On the 14th of May, Amedeo obtained permission from Benito Mussolini to surrender. He ordered the native troops to return to their villages informing them that the war was over. It is recorded that no less than fifteen of these men actually obeyed the Duke, choosing to stand by him till the last.

General Volpini was assigned as negotiator of the surrender. On his approach to the Allied lines, together with his escorts, General Volpini's first encounter was with Ethiopian rebels, who had surrounded the Italian lines. These rebels with much aggression and looking for revenge after years of occupation attacked and murdered the General together with his aids.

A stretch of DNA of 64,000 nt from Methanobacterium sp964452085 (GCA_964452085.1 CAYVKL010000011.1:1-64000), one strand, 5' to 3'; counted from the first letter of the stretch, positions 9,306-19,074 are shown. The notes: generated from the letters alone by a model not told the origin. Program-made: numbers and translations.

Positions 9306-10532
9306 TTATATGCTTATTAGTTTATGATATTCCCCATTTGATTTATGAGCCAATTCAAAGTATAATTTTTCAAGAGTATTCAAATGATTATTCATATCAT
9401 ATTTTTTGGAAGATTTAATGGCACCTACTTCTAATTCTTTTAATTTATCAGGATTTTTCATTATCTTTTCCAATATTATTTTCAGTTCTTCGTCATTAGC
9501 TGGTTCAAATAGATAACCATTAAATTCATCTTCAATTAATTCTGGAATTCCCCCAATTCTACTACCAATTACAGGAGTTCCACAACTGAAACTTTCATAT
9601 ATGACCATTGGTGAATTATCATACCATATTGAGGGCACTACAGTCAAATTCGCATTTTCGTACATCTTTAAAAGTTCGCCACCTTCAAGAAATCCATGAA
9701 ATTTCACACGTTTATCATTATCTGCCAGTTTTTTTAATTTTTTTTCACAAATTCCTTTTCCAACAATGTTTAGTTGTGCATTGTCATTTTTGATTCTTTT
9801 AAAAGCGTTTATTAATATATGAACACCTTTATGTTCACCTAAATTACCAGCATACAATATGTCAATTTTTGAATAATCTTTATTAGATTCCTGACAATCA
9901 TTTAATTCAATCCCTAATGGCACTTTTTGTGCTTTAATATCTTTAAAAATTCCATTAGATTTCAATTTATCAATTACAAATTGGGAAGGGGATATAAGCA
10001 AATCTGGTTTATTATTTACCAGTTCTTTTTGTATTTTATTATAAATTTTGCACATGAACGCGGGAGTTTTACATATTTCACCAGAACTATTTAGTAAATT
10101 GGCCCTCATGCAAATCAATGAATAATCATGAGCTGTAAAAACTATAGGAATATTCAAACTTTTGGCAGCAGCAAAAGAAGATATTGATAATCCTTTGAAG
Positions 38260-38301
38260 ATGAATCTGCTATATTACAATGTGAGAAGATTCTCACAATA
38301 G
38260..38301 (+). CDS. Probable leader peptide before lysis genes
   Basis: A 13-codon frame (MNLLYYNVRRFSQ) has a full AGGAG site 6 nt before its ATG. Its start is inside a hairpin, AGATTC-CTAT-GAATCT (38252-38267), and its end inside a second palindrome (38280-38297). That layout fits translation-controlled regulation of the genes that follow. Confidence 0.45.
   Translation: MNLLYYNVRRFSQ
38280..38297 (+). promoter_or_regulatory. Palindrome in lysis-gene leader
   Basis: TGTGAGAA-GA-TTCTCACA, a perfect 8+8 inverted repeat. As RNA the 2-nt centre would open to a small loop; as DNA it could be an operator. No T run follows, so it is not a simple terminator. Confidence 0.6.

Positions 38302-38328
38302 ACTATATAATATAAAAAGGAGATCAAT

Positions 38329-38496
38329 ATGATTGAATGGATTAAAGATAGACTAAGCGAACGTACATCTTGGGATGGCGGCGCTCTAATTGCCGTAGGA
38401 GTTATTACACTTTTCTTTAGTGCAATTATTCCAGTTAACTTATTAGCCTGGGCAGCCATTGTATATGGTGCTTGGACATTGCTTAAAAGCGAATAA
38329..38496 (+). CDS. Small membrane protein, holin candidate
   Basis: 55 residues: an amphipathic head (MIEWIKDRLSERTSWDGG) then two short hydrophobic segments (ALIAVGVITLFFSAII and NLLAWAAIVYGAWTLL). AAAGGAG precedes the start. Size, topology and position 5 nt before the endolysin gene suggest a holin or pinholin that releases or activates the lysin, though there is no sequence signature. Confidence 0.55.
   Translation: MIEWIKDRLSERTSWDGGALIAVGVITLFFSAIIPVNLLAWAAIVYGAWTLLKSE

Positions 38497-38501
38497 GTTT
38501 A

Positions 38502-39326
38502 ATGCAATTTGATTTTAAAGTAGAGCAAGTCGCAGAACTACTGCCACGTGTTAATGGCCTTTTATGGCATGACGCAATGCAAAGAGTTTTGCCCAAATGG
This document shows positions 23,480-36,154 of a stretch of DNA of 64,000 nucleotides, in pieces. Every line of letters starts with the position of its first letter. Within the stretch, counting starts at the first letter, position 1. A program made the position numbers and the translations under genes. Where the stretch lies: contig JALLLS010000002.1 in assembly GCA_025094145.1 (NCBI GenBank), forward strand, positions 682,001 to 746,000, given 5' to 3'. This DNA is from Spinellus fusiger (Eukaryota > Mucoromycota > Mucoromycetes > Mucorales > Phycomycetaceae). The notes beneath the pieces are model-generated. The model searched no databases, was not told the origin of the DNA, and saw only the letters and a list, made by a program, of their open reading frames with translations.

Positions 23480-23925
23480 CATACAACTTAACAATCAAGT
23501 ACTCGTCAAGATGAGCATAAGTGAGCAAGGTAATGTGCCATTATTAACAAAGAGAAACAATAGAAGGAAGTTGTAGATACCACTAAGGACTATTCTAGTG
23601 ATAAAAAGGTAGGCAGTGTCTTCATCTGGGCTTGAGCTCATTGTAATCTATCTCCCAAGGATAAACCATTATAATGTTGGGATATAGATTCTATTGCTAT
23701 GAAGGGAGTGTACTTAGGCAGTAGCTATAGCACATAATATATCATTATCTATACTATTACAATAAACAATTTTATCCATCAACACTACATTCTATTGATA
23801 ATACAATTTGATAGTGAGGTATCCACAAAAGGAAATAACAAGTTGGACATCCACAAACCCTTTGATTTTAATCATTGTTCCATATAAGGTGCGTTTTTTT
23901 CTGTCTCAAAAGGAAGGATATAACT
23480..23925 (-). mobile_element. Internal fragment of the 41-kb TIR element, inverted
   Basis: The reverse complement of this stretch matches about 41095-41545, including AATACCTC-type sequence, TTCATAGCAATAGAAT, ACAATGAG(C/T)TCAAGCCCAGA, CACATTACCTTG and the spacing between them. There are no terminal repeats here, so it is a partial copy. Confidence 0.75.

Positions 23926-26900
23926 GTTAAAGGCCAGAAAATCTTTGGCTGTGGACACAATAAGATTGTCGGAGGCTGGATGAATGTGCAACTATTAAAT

At noon on May 17th, conditions of surrender were agreed upon; General Trezzani Cordero di Montezemolo represented the Italians and Colonel Dudley Russell, on behalf of the Allies.
On Monday 19th May 1941, Amedeo, Duca d'Aosta appeared at the entrance of the cave-command. The commander of Italian East Africa was dressed in full military attire. With side arm holstered, the Duke marched briskly, escorted by a South African non commissioned officer, towards the awaiting British General, Maine.
Two columns of soldiers followed, all carrying their weapons, cardboard suitcases tied up with string, musical instruments and all their worldly possessions. Many had tears in their eyes, all with shaved heads and long beards; this was by order of their leader.
Following these men were the Askari's, survivors of the Abyssinian battalion; with them, their women, whom they had taken with them into the mountains.
Standing at attention at the military honour parade, Amedeo saluted the flag as it was lowered for the last time.